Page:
… is no longer science fiction [via @dresdencodak]. Early days yet, natch (and the focus here is on medical applications), but the proof-of-concept work is getting done.
Chalk up another point for MIT, bounteous font of great boffinry – their latest offering to the world is a solar cell you can print out onto paper. However, I wouldn’t get too excited about it:
… the new solar cells are created by coating paper with organic semiconductor material using a process similar to an inkjet printer.
The MIT researchers used carbon-based dyes to “print” the cells, which are about 1.5 to 2 percent efficient at converting sunlight to electricity. That falls well short of the more than 40 percent efficiency record for a multi-junction solar cell, or even the recent 19 percent efficiency record for silicon ink-based solar cells. But Vladimir Bulovic, director of the Eni-MIT Solar Frontiers Research Center, told CNET any material could be used to print onto the paper solar cells if it was deposited at room temperature.
It will still be some time before solar cells can be installed with a staple gun, however, as the paper variety are still in the research phase and are years from being commercialized.
Drill, baby, drill?
Since around 2005, at least 24 small islands have effectively vanished from the Indonesian archipelago. While sea levels are rising quickly enough to make some islands vanish (and solving long-running turf disputes in the process), these particular islands are not victims of climate change, but of ‘sand pirates’ digging them up and shipping them away to be used as building aggregates on the mainland [via Technovelgy].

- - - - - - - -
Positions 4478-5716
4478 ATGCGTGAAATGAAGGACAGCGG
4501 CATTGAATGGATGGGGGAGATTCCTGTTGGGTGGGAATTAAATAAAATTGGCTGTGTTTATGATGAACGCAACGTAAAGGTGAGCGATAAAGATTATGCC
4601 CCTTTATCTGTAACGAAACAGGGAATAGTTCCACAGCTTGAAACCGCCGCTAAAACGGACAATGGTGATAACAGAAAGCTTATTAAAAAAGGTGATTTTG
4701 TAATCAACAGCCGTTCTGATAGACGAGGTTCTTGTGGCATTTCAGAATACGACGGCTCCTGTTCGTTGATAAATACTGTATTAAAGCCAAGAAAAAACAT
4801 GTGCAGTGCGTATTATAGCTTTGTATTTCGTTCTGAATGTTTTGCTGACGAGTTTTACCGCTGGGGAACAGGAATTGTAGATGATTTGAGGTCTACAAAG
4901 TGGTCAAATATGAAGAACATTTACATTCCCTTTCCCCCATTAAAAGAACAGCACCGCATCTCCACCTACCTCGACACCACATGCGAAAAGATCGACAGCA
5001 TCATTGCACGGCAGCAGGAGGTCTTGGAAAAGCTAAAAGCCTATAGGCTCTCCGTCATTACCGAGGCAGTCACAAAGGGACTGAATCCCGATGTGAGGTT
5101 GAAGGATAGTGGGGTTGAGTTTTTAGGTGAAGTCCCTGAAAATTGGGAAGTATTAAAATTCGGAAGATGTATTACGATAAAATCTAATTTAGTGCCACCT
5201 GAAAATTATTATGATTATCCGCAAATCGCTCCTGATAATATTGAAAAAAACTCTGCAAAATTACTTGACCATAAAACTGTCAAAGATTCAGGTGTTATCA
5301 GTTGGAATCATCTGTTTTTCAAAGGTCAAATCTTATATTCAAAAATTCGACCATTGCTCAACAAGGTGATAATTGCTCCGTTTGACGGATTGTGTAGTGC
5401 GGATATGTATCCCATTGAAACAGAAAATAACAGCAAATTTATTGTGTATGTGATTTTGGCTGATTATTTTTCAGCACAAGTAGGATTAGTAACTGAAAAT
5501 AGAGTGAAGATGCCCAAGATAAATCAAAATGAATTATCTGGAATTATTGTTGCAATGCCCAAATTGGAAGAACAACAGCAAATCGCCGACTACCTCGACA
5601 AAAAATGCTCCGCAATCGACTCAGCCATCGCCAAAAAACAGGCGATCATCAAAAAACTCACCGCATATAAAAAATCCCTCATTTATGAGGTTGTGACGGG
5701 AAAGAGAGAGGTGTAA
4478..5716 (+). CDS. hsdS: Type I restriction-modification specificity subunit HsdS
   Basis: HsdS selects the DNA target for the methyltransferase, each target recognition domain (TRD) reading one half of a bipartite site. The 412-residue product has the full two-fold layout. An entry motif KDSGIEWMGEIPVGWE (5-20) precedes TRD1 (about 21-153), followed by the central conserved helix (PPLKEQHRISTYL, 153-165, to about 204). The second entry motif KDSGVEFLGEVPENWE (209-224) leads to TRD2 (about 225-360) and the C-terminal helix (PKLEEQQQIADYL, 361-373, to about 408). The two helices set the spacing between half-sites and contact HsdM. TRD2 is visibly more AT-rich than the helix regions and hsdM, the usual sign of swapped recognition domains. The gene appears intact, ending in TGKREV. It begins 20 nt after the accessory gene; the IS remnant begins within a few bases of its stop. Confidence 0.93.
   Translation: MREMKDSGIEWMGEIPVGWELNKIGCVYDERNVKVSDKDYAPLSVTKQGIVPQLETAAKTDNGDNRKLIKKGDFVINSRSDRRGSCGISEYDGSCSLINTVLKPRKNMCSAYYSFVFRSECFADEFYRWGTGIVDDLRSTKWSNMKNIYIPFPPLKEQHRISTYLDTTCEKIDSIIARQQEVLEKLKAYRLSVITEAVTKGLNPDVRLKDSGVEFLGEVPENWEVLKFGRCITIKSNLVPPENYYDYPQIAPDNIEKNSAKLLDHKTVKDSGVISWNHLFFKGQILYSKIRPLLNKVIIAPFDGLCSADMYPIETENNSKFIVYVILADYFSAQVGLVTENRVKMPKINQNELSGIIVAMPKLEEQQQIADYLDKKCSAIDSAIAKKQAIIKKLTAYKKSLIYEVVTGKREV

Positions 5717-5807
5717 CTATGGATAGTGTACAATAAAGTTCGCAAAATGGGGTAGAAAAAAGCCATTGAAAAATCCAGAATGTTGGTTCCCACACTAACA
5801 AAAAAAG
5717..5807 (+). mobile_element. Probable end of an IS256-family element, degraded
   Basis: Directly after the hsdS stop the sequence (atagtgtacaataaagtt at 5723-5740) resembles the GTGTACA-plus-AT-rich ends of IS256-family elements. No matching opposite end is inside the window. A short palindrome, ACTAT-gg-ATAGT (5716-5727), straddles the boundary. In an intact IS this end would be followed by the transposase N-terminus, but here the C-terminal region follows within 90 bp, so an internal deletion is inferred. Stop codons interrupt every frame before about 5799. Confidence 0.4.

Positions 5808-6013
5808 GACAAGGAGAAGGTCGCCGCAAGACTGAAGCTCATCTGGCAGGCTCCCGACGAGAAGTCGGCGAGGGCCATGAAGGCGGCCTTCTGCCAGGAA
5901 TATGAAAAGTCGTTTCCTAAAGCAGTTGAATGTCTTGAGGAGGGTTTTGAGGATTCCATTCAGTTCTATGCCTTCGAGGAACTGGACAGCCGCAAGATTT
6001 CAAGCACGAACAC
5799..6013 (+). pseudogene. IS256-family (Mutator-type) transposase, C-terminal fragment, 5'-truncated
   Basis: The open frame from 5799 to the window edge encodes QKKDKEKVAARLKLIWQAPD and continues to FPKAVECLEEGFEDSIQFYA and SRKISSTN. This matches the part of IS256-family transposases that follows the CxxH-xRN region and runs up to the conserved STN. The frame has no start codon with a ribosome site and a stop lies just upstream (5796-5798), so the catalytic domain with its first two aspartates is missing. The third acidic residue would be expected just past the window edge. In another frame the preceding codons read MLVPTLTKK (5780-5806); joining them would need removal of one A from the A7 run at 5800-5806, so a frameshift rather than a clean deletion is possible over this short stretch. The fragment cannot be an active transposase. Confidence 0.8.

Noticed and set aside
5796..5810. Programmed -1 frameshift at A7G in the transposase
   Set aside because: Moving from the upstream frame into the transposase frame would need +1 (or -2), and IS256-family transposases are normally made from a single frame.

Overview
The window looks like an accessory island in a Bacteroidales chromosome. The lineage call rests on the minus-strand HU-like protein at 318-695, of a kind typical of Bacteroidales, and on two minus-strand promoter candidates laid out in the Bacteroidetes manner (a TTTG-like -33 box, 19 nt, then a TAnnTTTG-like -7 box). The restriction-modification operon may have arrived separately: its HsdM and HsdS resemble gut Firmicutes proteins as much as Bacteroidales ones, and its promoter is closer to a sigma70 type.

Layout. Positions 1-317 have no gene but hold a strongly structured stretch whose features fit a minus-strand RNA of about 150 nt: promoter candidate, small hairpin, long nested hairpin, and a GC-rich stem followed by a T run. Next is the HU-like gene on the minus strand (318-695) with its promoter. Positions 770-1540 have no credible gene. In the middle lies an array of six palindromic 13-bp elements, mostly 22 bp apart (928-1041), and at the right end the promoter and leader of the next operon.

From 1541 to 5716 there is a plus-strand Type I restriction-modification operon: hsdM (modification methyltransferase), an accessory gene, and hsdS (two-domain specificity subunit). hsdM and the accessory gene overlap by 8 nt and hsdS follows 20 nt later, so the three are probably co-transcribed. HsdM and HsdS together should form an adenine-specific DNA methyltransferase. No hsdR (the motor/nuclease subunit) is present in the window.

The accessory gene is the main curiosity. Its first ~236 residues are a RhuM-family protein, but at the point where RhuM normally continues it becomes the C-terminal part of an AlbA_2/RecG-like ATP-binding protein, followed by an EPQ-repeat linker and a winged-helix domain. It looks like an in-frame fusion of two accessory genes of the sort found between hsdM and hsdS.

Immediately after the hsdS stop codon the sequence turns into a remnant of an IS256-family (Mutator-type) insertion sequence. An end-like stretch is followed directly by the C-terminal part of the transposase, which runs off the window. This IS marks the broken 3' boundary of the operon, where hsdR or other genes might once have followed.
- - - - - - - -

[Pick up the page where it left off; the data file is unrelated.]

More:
Given the vast amount of stuff we put into landfills around the world, maybe we could build some new islands from McMansion rubble and consumer electronics junk?
I love to travel by train, me. Though a habit born of necessity in my case (I never took my driving test), there’s so much to recommend it over cars or flying. Especially flying. [image by Let Ideas Compete]
Well, the far edges of my potential-destinations sphere is going to grow considerably in the next ten years or so. Did you know China are the world leaders in high speed train technology? Well, apparently they are, and they’re involved in serious talks with neighbouring nation-states aimed at linking the Chinese rail system to the European one and extending it down onto South East Asia, with China footing the infrastructure bills. Once it’s all done, you could ride from London to Beijing without once needing to take a car, boat or plane… and that’s a journey I’d love to do*.
Interestingly enough (though not surprisingly) there’s more to China’s plans than some sort of idealistic Victorian-era notion of rail travel as symbolic of progress and industrialisation. Indeed, it’s something far more blunt: in exchange for adding considerable value to its partners’ rail networks, China is cutting preferential deals with them on raw materials that it can’t source locally. Remarkably capitalistic thinking for a nominally Communist nation, eh? Talk about moving with the times… might as well make hay while the sun shines, especially if everyone else is waiting out the rain.
[ * – Seriously, if any publishers out there are willing to make a promise to buy the resulting work for a large four-figure sum plus research expenses, there’s a great book to be written once that network is complete, and I’m definitely the guy for the job. Market me as the new (and scruffier) Paul Theroux, perhaps – hell, I’ve got all the cynicism about human nature you’d need to fill his shoes. I might need to work on amping up my condescension toward other cultures, though… ]